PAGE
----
Divorcing the Wife at the Behest of Parents
Q. Is there any religious requirement in Islam for a husband to divorce his wife merely because his parents are displeased with the marriage, or continue to disapprove of it? Didn’t the Prophet ﷺ endorse the decision of ‘Umar who ordered his son to divorce his wife? Is the son being disobedient if he refuses to do so?
A. The incident in question refers to the case of Ibn ‘Umar who relates: I was married to a woman that I loved, but my father disliked her. So he ordered me to divorce her, but I refused. I then mentioned this to the Prophet ﷺ who said to me: ‘O ‘Abd Allah b. ‘Umar! Divorce your wife.’1
The leading Hanbali jurist of his age, Ibn Muflih, writes in his al-Adab al-Shar‘iyyah: ‘If his father demands that he divorce his wife, he isn’t required to do so. This was stated by most of the senior students [of Imam Ahmad bin Hanbal]. Al-Sanadi states: A man said to Abu ‘Abd Allah [i.e. Imam Ahmad]: My father orders me to divorce my wife. He responded: “Do not divorce her.” The man said: But didn’t ‘Umar order his son ‘Abd Allah to divorce his wife? So he replied: “Only if your father is like ‘Umar, may God be pleased with him.”’2
Shaykh Shu‘ayb al-Arna’ut explains in a footnote to this point: ‘Meaning, he shouldn’t divorce her on account of his father ordering it; unless the father is like ‘Umar, in the sense of doing what is true and just, and not merely following his personal whims in the matter.’3
Ibn Taymiyyah stated something similar about a mother ordering her son to divorce his wife: ‘It is not required to obey her. Though one [continues to] remain dutiful and kind to her. Divorcing one’s wife is not part of kindness due to mothers.’4
So if the parents’ decision in this delicate issue springs from profound piety and depth of religious insight, and not from from their whims or egos, then one considers their judgement and looks to obeying them; if not, then not.
Here, it is appropriate to mention the honour, kindness and service that Islam expects children to show to parents. The Qur’an states: Your Lord has decreed that you worship none but Him, and that you show kindness to your two parents. If either or both of them attain old age [show no sign of impatience, and] do not even say “fie!” to them nor rebuke them, but speak to them kindly. [17:23]
Allah also said: Be grateful to Me and your two parents. [31:14] And: We have enjoined on mankind kindness to parents; but if they try to force you to ascribe to Me that of which you have no knowledge, then obey them not. [29:8]
The hadith compendiums record that the Prophet ﷺ was asked: What deed is best? He said: ‘Prayer at its earliest time, and then kindness to parents.’5 ‘A parent,’ declared the Prophet ﷺ, ‘is the best of the gates of Paradise; so if you wish, protect the gate or lose it.’6 Then there is the hadith: ‘The pleasure of your Lord lies in pleasing parents, and the anger of your Lord lies in displeasing parents.’7
Yet despite the tremendous status Islam accord parents, a son is under no obligation to fulfil the demands of his parents to divorce his wife, if there is no valid reason for doing so. Moreover, the above texts in no way sanction the tyranny that some parents inflict on their sons and daughters: physical abuse, forced marriages, indifference to religious education and upbringing, forceful imposition of ‘back home’ cultural values and, in a few hideously haram cases, honour killings! Such issues must be challenged, stood-up to and be rooted out of our communities.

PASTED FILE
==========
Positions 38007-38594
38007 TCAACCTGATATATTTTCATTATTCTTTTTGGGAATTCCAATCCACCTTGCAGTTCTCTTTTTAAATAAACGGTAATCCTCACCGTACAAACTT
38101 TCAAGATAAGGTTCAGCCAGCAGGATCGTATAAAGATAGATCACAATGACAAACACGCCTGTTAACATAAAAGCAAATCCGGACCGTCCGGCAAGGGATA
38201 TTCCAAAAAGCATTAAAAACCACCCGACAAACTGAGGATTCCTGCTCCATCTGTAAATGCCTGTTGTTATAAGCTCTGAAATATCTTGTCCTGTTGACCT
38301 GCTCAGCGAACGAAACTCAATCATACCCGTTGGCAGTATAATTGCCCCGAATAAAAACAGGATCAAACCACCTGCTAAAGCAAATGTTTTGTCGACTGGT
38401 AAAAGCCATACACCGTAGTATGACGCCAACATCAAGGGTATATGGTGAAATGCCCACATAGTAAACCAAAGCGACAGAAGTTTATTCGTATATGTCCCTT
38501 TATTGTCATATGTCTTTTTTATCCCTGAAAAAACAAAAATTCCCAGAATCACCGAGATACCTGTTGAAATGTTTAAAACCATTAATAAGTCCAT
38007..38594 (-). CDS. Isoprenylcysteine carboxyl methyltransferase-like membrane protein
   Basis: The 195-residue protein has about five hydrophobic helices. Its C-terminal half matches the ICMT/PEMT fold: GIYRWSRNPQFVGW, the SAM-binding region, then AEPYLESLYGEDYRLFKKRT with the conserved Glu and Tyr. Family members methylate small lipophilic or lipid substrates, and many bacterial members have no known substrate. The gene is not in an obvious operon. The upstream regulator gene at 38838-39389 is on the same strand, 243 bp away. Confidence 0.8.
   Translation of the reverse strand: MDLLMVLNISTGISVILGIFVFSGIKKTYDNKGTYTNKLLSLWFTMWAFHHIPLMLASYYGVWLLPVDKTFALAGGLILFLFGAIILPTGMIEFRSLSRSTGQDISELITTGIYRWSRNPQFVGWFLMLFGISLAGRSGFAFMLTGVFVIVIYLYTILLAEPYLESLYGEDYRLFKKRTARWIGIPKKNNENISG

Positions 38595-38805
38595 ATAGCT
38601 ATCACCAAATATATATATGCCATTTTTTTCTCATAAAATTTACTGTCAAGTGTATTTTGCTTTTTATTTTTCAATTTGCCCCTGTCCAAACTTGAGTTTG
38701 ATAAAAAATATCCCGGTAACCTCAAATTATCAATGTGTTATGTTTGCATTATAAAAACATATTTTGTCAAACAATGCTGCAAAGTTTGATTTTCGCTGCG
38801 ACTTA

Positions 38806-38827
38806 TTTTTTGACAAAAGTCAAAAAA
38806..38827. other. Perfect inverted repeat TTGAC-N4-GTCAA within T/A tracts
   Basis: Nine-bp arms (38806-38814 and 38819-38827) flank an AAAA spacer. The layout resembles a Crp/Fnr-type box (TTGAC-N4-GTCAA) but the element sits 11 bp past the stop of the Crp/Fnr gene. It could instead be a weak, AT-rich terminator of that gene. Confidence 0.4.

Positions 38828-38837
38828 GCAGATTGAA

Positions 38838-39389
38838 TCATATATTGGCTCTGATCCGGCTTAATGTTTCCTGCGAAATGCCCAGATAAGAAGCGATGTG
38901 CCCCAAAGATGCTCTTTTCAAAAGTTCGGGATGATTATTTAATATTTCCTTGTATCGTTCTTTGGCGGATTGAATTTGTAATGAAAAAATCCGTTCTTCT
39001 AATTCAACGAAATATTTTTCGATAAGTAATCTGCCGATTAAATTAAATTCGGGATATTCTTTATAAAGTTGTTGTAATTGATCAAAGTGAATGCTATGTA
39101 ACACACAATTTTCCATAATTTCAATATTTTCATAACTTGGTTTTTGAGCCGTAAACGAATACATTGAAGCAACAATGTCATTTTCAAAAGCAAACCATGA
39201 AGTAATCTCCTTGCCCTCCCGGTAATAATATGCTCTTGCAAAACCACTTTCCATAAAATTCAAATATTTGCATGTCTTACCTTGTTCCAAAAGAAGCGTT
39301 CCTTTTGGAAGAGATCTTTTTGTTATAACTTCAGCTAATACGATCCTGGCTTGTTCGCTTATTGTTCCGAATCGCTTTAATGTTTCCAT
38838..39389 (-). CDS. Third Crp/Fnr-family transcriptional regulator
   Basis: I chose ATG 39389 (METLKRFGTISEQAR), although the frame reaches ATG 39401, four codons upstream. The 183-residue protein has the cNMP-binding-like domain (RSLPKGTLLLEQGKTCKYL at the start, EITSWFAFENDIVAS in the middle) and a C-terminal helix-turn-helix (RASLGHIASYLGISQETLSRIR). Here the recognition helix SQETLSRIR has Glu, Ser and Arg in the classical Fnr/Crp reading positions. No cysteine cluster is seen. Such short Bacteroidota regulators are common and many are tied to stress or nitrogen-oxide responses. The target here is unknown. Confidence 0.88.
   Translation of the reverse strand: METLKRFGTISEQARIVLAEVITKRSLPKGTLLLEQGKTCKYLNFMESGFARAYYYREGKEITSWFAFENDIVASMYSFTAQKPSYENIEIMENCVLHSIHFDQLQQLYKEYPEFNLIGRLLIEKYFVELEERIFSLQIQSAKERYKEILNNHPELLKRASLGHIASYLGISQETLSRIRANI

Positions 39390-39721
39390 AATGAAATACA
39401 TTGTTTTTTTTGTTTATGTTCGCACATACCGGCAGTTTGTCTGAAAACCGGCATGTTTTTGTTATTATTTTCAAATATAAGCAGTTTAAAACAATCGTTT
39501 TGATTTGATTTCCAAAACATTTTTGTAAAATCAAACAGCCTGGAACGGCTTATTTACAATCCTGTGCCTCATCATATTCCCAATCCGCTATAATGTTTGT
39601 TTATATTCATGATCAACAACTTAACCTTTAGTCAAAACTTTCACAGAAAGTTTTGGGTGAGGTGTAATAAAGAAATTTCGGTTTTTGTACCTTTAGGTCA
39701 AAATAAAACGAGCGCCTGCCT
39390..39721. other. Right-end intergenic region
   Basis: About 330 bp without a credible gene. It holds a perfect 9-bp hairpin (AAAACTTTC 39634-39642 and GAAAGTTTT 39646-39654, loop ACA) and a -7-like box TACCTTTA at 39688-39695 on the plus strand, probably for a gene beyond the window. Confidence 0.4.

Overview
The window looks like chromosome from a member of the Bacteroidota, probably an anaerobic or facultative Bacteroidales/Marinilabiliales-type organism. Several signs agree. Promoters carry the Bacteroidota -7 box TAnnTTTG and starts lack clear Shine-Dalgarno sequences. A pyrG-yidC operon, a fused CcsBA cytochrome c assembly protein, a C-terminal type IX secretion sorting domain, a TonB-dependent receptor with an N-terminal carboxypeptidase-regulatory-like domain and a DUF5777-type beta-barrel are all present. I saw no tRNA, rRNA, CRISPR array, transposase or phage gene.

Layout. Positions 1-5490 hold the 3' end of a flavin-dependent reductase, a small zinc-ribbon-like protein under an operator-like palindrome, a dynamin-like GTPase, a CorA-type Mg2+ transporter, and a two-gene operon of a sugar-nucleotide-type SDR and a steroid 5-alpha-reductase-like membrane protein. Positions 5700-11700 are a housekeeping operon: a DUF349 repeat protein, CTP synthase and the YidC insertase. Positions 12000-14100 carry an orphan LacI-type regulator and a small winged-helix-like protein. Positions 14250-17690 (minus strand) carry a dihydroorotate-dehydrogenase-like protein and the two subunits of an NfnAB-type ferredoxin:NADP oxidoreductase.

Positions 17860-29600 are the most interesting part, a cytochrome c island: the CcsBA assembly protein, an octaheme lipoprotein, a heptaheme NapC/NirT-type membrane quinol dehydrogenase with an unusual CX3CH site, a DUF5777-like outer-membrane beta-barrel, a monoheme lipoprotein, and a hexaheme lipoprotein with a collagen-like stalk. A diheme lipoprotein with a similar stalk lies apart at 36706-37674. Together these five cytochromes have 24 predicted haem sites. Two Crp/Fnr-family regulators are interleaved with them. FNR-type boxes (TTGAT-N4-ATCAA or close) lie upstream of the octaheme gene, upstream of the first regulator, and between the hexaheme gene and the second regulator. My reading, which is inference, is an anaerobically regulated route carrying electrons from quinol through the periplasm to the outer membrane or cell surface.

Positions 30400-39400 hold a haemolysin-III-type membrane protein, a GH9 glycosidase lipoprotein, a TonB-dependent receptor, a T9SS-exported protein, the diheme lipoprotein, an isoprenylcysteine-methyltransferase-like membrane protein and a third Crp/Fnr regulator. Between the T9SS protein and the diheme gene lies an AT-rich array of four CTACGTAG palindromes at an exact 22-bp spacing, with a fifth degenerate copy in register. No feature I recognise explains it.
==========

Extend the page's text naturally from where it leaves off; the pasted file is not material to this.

In summary: If parents ask the son to annul his marriage because of some reason held to be valid in the Sacred Law (shari‘ah) – like shielding him from an overriding worldly harm; or to safeguard his moral, spiritual and religious wellbeing – one considers the parents wishes and defers to their judgement. To use the hadith unrestrictedly would be highly tragic and, given the moral degeneration of people today (parents includes), it would be highly reckless too. If parents have no legitimate grounds for their dislike, then no such obedience is due. If one is in any doubt about the matter, one consults a well-seasoned scholar of the Sacred Law.
Lastly, we must remember that when a man takes a women in marriage, this nikah, or marriage, is described in Allah’s Book [4:21] as a mithaq ghalizah – “solemn covenant.” Such a solemn marital bond must be honoured and nurtured and its rights fulfilled: it isn’t a trivial thing that should be subjected to the egotistical whims of selfish parents. Let men be loving, affectionate, relaxed, easy-natured and honourable companions to their wives – soul mates, even; reverently upholding the sanctity of marital ties. After all: They are a garment for you and you are a garment for them. [2:187] And after all, the Prophet ﷺ did tell us: ‘The best of you are those who are best to their wives.’8 Thus, in Islam, being a good husband is an essential part of being a man. So be a man!
1. Al-Tirmidhi, Sunan, no.1200, where he said: ‘This hadith is hasan sahih.’
2. Ibn Muflih, al-Adab al-Shar‘iyyah (Beirut: Mu’assasah al-Risalah, 1996), 1:475.
3. ibid, 1:475.
4. Cited in al-Adab al-Shar‘iyyah, 1:475.
5. Al-Bukhari, Sahih, no.527.
6. Al-Tirmidhi, no.1961, who said: ‘This hadith is sahih.’
7. Al-Tirmidhi, no.1962, and it is authentic (sahih). Cf. al-Albani, Silsilat al-Ahadith al-Sahihah (Beirut: Maktab al-Islami, 1985), no.516.
8. Al-Tirmidhi, no.1162, who said: ‘The hadith is hasan sahih.’